By Stephen Nellis
(Reuters) – Apple is expected to unveil at an event on Monday new Mac computers and possibly a new chip to power them as it gears up for a fresh bout of competition against Windows-based PCs with better battery life starting next year, analysts said.
The event, to be livestreamed at 8 p.m. ET (0000 GMT Tuesday), comes as Apple has seen a revitalization in its Mac business, roughly doubling its market share to nearly 11% since 2020 when it parted ways with Intel and started using its own custom-designed chips as the brains of the machines, according to preliminary data from IDC. The event could include laptops and desktops.
Apple’s custom chips, which use technology from Arm Holdings, have given its Macs better battery life and, for some tasks, better performance than machines using Microsoft’s Windows operating system.
Apple’s shakeup of the market has spurred Qualcomm to redouble its efforts to make Arm-based chips for Windows, and last week it said it plans to release a chip that is both faster and more energy efficient than some Apple offerings. Reuters last week reported that Nvidia also plans to jump into the PC market as early as 2025.
“The good thing here is, it feels like there’s a competitive environment again on PC and Mac chips,” said Ben Bajarin, CEO and principal analyst at Creative Strategies, who added that computer makers are racing to offer machines that can carry out artificial intelligence tasks like generating text and images.
At Apple, the Mac hit $40.18 billion in revenue for its fiscal 2022, or about 11% of its revenue. While that was up 14% from the previous fiscal year, sales this year have slowed along with the rest of the PC industry, which has suffered a post-pandemic slump.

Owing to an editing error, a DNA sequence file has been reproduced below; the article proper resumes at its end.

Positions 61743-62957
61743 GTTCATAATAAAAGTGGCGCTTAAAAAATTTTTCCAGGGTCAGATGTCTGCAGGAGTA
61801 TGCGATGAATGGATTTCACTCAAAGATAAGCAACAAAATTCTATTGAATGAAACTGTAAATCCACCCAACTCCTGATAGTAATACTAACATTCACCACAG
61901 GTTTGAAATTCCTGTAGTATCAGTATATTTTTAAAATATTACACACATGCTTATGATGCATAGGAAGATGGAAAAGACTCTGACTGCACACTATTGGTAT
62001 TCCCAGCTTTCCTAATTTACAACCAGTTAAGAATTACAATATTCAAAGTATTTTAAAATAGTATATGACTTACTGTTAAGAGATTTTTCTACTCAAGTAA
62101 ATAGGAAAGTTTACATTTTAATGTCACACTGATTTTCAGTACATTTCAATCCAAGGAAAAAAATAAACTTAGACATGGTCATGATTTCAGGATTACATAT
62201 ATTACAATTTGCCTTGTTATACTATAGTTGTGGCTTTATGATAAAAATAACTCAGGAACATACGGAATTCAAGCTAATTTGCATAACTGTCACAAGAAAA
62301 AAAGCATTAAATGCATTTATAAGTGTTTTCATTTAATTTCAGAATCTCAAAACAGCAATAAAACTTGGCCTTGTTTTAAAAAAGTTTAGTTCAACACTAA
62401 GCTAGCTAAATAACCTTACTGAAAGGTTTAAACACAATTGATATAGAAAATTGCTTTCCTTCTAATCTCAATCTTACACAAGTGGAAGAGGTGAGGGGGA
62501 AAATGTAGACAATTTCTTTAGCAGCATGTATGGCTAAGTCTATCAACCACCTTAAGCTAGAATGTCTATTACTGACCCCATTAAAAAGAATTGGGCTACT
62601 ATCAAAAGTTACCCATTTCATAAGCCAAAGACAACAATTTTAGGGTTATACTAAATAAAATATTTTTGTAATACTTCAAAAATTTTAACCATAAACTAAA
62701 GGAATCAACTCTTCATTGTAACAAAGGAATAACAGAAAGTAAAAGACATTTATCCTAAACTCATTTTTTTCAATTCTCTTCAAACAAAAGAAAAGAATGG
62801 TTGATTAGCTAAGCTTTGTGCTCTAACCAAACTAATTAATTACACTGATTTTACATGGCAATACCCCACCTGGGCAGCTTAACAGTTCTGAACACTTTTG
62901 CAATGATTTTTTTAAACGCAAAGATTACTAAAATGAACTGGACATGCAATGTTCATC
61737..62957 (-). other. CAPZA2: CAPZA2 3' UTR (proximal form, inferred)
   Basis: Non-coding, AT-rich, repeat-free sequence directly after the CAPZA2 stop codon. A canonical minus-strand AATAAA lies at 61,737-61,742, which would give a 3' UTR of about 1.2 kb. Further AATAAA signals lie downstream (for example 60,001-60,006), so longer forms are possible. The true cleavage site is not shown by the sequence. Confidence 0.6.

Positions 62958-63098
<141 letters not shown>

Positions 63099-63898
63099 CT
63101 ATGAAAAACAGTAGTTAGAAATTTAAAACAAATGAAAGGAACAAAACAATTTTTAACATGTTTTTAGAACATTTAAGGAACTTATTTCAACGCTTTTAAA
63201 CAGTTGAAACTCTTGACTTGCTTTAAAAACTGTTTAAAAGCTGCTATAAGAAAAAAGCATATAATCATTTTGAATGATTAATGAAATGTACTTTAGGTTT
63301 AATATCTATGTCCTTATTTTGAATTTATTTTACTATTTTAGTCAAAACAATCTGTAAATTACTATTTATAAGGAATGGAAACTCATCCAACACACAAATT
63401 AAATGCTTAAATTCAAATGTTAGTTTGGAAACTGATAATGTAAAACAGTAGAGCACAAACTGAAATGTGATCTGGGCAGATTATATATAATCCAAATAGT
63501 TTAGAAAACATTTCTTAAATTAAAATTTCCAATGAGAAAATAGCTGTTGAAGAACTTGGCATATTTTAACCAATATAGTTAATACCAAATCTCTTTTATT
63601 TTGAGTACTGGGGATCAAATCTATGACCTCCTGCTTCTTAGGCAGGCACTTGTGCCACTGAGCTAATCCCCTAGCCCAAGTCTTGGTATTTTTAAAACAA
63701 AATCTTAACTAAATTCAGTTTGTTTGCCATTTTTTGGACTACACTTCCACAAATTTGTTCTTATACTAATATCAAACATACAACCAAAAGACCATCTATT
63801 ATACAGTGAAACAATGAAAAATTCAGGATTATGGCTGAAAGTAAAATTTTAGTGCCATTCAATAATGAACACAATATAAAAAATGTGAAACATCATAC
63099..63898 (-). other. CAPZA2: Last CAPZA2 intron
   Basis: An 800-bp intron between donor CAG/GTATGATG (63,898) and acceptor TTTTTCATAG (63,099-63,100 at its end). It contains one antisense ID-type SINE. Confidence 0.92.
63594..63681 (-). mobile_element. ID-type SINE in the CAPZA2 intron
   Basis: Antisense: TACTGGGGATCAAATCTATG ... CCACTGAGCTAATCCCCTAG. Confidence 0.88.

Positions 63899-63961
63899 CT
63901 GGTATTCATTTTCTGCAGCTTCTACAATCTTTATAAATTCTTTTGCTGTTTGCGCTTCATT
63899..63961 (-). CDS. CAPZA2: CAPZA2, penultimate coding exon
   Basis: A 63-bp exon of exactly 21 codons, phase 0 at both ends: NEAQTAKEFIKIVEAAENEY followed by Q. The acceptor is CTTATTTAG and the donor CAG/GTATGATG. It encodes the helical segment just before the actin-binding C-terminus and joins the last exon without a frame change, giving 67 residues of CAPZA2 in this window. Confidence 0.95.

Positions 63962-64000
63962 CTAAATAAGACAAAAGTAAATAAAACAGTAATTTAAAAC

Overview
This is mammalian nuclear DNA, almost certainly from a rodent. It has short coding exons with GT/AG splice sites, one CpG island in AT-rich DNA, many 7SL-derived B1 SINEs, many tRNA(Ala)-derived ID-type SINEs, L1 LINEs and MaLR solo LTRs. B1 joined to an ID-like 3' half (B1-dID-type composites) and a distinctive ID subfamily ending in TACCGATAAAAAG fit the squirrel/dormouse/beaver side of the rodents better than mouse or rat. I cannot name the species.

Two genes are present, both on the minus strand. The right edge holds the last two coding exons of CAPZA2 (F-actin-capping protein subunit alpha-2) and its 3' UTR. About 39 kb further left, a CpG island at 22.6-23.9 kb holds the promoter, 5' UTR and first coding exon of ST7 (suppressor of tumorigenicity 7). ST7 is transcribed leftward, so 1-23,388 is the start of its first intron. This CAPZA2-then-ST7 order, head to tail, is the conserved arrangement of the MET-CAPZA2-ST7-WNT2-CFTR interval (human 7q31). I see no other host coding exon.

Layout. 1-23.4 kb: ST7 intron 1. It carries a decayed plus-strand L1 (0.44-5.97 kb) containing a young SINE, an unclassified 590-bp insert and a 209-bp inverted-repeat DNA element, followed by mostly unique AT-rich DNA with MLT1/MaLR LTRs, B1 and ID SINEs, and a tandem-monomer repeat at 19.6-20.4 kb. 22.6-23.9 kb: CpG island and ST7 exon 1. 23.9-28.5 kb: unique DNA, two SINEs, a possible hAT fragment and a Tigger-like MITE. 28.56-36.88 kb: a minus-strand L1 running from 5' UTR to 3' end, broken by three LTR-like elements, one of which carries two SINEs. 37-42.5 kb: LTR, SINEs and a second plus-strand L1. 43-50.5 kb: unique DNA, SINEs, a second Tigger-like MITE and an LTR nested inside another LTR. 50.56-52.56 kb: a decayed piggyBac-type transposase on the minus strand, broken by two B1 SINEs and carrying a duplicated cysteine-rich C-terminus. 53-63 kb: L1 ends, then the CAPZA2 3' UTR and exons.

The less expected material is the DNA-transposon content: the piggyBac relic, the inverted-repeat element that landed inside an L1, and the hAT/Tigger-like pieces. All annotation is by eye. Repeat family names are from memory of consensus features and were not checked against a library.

Bajarin and other analysts expect Apple to debut on Monday a new chip called the M3, possibly with a few variants for higher performance. But it remains unclear how many models Apple will put the new chip into.
Analysts expect the M3 will be made with 3-nanometer manufacturing technology at Taiwan Semiconductor Manufacturing Co, which uses the same technology to make chips for the top-end iPhone 15 models.
Bajarin said he thinks that supply constraints will lead Apple to focus on higher-end Mac models used by large businesses.
“Most likely, more than 50% of their user base is still Intel-based Macs” and especially so among business users, Bajarin said. “Everything will be oriented at getting that Intel base to upgrade.”
(Reporting by Stephen Nellis in San Francisco; Editing by Marguerita Choy)